And hearing again the words of the Anglican wedding service (even though it prompted, again, wistful laments from my wife about our own godless civil ceremony).
But mostly the hats.
China’s Ghost Cities
Via Roger Pielke Jr, who got it from Lowy Interpreter. A commenter on Pielke’s blog writes:
I wonder how a command economy of China’s size will react when its controlled “bubbles” finally burst.
David Deutsch, quantum theorist, libertarian and a man with a brain exceptionally huge even for a libertarian, has posted a video on youTube of himself discoursing against AV (thanks to Sarah Fitz-Claridge for passing news of it on to me).
It is a beautifully clear 15 minutes of listening. He argues that AV, by making proportions of MPs more closely reflect the proportions of electors supporting the parties, doesn’t succeed in its purported aim of making the electoral system fairer. Rather, by making coalitions almost inevitable, it gives king-making power to the third party. Not only does that have nothing to do with numerical ‘fairness’, it makes it virtually impossible for electors to influence the third party and hence for it to learn from experience – Popperphiles will love his introduction of the great Karl into the argument near the end. First-past-the-post is less bad in this respect. The implication is that any proportional-representation system will have the same weakness.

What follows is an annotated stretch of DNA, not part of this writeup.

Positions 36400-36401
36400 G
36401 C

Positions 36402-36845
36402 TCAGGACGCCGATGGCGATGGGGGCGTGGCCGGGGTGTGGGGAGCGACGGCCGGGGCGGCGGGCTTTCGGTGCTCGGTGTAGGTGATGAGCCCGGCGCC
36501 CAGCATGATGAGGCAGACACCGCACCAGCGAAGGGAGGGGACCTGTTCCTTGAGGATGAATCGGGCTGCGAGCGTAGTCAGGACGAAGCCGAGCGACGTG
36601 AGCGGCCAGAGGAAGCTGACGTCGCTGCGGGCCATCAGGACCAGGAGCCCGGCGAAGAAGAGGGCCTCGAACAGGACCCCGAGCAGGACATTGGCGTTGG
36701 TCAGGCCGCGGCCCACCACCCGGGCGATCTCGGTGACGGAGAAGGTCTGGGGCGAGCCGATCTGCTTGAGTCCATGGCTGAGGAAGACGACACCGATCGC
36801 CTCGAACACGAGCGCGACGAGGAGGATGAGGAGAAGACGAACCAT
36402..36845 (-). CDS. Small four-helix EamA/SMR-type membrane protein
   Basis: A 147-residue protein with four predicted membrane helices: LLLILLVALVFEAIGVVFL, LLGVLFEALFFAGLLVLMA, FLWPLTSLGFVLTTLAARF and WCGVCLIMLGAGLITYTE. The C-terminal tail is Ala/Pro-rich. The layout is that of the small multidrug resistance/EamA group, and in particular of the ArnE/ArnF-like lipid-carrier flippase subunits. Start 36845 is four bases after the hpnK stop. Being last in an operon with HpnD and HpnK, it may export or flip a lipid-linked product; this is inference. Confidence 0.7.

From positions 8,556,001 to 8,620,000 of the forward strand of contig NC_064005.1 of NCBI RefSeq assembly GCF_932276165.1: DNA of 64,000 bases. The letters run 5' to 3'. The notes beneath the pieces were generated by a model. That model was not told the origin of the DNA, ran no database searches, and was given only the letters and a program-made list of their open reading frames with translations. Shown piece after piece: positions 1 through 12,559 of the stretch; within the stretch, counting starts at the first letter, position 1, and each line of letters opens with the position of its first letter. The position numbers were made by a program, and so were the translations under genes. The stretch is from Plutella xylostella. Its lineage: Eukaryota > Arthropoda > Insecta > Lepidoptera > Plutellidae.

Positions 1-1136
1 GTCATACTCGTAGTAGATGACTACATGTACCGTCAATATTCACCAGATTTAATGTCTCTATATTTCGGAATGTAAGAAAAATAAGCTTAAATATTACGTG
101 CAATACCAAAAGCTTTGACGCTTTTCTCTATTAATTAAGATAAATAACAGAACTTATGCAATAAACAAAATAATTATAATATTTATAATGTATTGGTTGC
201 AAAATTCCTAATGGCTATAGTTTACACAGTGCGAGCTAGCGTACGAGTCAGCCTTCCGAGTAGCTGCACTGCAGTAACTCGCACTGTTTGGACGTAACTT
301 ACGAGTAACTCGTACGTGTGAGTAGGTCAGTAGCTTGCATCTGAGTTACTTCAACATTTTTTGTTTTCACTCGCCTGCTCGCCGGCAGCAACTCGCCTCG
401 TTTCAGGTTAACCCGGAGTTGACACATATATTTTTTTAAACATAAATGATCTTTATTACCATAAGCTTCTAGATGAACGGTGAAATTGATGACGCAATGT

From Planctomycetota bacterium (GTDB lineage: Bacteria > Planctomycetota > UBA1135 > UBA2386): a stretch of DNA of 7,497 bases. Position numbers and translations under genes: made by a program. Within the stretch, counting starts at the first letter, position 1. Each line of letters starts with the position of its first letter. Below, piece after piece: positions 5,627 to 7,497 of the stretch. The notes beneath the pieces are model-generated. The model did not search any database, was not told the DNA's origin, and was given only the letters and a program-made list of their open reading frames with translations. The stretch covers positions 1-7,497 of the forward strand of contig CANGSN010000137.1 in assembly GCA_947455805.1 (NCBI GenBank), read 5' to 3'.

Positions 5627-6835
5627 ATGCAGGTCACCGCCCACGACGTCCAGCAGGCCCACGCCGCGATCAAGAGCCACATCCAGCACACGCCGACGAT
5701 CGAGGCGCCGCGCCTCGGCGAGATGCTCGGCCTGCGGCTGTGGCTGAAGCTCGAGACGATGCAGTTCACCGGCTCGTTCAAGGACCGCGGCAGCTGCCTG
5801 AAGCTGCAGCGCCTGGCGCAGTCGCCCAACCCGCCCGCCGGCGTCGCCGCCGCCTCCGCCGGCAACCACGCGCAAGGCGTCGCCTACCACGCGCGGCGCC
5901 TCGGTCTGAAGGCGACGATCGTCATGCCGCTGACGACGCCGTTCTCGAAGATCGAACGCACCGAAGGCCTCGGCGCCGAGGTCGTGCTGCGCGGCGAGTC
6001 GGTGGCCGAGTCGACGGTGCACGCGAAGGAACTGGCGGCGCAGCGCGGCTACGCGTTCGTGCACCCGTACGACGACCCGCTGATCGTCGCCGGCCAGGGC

I always participate in elections. I almost invariably spoil the ballot paper with a libertarian slogan. I try unsuccessfully to make my kinfolk and friends understand that this symbolic act is no more ineffective than the votes that they cast and is just as morally responsible. One of the rare votes I did cast was for a UKIP local councillor. I could actually detect a difference between UKIP and the other parties, and I approved of it.
Now I think David Deutsch might have persuaded me to cast a vote again – against AV.
If you are interested in seeing the polemics around climate giving way to improved climate science – and lets face it, a lot of the comrades around here find the polemics more fun – do not miss the storm being kicked up by Judith Curry on her blog Climate Etc. Curry is ‘Professor and Chair’ of the School of Earth and Atmospheric Sciences at the Georgia Institute of Technology and a bête noire (or at least a ‘crazy aunt’, as she puts it) of climate alarmists, as she is one of those competent insiders who keeps putting spokes in their wheels. She has three threads running on the topic of ‘Hiding The Decline’, referring to Phil Jones’s notorious Climategate email. The basic message to her fellow climate researchers is: stop trying to defend the indefensible. Some money quotes:
It is obvious that there has been deletion of adverse data in figures shown IPCC AR3 and AR4, and the 1999 WMO document. Not only is this misleading, but it is dishonest (I agree with Muller on this one). The authors defend themselves by stating that there has been no attempt to hide the divergence problem in the literature, and that the relevant paper was referenced. I infer then that there is something in the IPCC process or the authors’ interpretation of the IPCC process (i.e. don’t dilute the message) that corrupted the scientists into deleting the adverse data in these diagrams.